“The body knows things directly, immediately, nakedly, without any conceptual overlay.” — Reginald Ray, The Practice of Pure Awareness
Many traditions teach us to meditate from the top down – focusing on the mind and our thoughts. Somatic meditation teaches us to begin with the body. We settle into our body to find deep presence; our body provides the path to awareness.
You can practice somatic meditation right now, sitting in your chair.
- Turn your attention to the backs of your thighs pressing against the chair.
- Feel your feet on the floor.
- Now relax. Allow your legs and feet to grow heavy, as if they’re sinking down into the earth.
- Breathe. Release the back of your throat. Relax the tension at your temples.
- Come into your body, even for just a few moments.
- Take a long, gentle, deep breath in. Exhale slowly through your nose.
Ahhh. Do you feel a little more grounded? That’s a taste of somatic meditation.
Here’s another easy somatic meditation practice. You’ll need a yoga mat or blanket, a yoga strap or belt, and a pillow or rolled-up blanket.
- Find a quiet space. Spread your mat or blanket on the floor.
- Using your strap or belt, secure your thighs together a few inches above the knee. Not too tight, just enough so your knees rest against each other comfortably.
- Lay back, putting a pillow or rolled blanket under your head. Your back rests on the floor, your knees are bent and resting against each other, your feet are flat on the floor, making a triangle with your legs. Adjust your position until you don’t feel any pressure in your lower back.
- Get comfortable. Breathe. Allow your body to release, muscle by muscle, tendon by tendon.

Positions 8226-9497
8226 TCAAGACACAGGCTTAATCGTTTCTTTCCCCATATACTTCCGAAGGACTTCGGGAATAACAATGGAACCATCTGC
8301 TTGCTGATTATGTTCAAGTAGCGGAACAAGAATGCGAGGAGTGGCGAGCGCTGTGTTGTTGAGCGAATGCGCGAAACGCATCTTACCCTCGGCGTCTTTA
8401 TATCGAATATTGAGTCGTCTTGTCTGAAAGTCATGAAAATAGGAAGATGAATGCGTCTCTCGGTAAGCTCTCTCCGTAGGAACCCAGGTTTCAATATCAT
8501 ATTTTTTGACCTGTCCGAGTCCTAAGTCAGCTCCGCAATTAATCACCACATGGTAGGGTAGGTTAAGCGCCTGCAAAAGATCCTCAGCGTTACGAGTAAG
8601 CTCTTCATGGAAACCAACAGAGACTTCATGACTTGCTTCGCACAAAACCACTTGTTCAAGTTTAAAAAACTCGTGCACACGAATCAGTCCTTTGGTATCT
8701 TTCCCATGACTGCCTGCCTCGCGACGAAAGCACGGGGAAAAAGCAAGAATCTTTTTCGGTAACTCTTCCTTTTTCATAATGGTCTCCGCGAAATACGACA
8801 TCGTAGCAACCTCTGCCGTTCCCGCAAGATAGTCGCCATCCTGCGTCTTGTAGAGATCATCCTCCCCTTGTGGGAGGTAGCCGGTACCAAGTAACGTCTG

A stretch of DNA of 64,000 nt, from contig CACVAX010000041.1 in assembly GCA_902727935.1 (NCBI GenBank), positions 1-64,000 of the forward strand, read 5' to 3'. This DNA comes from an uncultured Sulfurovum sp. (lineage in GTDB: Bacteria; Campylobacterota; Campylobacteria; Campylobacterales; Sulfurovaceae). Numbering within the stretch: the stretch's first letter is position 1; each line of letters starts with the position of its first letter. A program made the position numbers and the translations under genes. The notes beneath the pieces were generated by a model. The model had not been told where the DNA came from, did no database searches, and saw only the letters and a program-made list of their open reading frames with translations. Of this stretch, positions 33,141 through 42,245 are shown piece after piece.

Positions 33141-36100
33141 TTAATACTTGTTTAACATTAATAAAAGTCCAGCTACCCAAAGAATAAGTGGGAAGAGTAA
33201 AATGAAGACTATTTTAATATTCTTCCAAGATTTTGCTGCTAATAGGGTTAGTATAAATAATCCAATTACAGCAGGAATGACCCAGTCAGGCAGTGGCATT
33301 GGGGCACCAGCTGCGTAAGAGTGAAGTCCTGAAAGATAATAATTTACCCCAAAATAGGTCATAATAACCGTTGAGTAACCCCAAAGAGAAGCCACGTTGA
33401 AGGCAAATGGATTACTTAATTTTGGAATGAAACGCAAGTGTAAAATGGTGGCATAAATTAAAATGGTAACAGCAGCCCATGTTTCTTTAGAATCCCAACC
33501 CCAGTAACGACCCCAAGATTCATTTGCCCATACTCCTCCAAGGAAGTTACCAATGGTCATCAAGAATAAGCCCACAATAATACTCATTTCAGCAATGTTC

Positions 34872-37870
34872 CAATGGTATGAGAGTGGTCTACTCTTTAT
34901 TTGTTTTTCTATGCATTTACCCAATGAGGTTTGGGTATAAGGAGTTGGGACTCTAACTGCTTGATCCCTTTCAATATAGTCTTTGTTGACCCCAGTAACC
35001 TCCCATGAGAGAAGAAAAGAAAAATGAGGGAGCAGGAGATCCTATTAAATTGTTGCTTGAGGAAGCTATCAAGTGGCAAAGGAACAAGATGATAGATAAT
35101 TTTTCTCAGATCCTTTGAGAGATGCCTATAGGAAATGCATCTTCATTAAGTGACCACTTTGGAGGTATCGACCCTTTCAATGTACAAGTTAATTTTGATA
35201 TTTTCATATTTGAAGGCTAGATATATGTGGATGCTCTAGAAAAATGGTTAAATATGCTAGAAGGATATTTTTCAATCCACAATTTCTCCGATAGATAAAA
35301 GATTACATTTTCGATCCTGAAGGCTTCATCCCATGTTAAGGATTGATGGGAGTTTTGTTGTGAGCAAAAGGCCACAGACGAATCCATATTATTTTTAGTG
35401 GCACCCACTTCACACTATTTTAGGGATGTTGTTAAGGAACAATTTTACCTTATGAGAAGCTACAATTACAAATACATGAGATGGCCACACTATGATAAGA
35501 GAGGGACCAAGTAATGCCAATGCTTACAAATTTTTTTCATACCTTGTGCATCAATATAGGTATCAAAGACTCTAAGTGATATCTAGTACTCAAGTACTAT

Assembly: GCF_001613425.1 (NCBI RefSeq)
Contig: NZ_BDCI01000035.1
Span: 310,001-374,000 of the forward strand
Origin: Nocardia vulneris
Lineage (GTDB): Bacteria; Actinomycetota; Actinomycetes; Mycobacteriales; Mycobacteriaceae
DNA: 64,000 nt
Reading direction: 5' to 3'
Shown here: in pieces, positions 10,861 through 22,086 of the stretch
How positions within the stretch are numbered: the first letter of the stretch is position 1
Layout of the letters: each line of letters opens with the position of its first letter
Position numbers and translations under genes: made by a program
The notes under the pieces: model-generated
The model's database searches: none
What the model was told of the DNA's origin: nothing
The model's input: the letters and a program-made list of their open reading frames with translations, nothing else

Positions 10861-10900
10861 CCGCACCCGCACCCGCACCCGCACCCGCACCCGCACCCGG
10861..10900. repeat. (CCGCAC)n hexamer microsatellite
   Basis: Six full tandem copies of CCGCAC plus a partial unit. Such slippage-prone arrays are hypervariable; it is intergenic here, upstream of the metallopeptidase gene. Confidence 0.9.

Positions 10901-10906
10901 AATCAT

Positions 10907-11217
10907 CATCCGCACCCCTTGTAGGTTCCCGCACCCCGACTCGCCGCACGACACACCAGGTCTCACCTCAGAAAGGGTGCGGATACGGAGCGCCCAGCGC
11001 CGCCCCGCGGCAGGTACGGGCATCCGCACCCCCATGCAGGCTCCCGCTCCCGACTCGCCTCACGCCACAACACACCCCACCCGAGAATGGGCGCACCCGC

- Interlace your fingers over your belly, so your thumbs rest near your navel and your pinkies rest near your groin. Feel the rise and fall of your breath.
- Now just be. You’re not forcing anything. You’re not steering your thoughts in any direction. You’re not observing anything. You’re just present in your body, as it gets heavier and more relaxed.
- Feel your body supported by the earth beneath the floor. Breathe and release. Be in your body.
You’ll come out of this meditation feeling rejuvenated, even if you have only a few minutes to do it. The more you practice, the more quickly your body will relax in this posture.
Of course, there’s so much more to somatic meditation. It’s a deep experiential practice, one that connects us to our true nature and releases us from the binds of ego. What makes it different is the way it uses our body as the doorway.
“Our body, in everything that it is,” says Reggie Ray, “is an expression of the sacredness of the universe, perfect and free.”
For more on somatic meditation, explore the teachings of Reginald Ray, co-founder of Dharma Ocean Foundation.
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